If it is the former then a bicycle HIIT program will benefit you because the problem is that your heart/lungs aren't strong enough to supply oxygen at the rate your body is demanding.
If it is the latter, then a bicycle HIIT program will help (in that your heart and lungs will be better able to supply more oxygen and your legs will be better able to use less oxygen) BUT you will still have the inherent inefficient oxygen utilization in your shoulders, and therefore your gains will be limited.
It sounds to me as though the problem is muscular because your arms drop after a couple minutes of sparring, though you could ride a bicycle all day. This shows that your cardiopulmonary system is strong and the vasculature and energy kinetics of your legs are strong, BUT your shoulders are lacking.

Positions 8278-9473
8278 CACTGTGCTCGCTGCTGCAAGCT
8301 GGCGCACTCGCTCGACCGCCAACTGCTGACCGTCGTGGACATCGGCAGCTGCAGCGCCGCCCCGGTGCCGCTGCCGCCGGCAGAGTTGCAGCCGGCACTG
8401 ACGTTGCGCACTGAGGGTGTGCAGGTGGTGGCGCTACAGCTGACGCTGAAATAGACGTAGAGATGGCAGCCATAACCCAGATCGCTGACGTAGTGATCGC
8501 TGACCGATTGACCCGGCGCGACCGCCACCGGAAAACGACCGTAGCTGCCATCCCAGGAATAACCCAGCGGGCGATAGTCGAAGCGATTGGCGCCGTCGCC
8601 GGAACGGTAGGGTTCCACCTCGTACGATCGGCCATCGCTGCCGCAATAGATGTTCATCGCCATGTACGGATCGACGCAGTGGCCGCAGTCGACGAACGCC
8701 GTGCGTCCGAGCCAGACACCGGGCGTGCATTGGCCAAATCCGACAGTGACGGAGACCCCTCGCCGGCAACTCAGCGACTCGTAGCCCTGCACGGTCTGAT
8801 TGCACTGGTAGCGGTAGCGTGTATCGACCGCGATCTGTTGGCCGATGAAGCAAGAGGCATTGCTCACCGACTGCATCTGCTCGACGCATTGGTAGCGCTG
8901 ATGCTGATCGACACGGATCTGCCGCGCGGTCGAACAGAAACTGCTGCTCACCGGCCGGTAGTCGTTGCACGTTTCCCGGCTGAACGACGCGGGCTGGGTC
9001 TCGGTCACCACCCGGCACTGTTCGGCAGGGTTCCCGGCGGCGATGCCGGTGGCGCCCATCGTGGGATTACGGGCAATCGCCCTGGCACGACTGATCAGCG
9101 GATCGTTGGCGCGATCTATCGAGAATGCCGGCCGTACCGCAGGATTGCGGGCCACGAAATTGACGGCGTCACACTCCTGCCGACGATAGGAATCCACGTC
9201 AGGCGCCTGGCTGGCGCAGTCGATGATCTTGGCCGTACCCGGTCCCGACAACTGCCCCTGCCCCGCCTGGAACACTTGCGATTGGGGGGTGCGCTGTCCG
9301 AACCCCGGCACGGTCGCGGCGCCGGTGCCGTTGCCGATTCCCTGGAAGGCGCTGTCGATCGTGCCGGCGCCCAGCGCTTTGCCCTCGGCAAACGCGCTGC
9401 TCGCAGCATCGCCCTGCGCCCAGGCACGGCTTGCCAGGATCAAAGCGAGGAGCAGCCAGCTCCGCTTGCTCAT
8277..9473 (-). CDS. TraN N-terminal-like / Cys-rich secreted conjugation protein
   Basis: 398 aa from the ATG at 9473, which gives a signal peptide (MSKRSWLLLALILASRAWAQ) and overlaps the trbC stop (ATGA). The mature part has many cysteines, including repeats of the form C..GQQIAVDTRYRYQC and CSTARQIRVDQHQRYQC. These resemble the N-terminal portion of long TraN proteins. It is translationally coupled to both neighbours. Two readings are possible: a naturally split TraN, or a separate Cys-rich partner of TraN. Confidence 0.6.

My suggestion would be a HIIT program that works your shoulders and arms. You could do repetitive lifts, or overhead medicine ball throws, etc. etc. The point is to work the muscles that will be holding your arms up.
As far as the timing of intervals. A 1:1 work to rest ratio (with a prolonged time period, i.e. - longer than 30 seconds) showed more improvement in all endurance relevant parameters over a 30 s work to 4.5 minutes rest protocol in this 10 week study of runners:
Manipulating high-intensity interval training: Effects on ˙VO2 max, the lactate threshold and
3000m running performance in moderately trained males. Fahimeh Esfarjani a, Paul B. Laursenb
If someone cares to read the study, pm me and ill send you the file.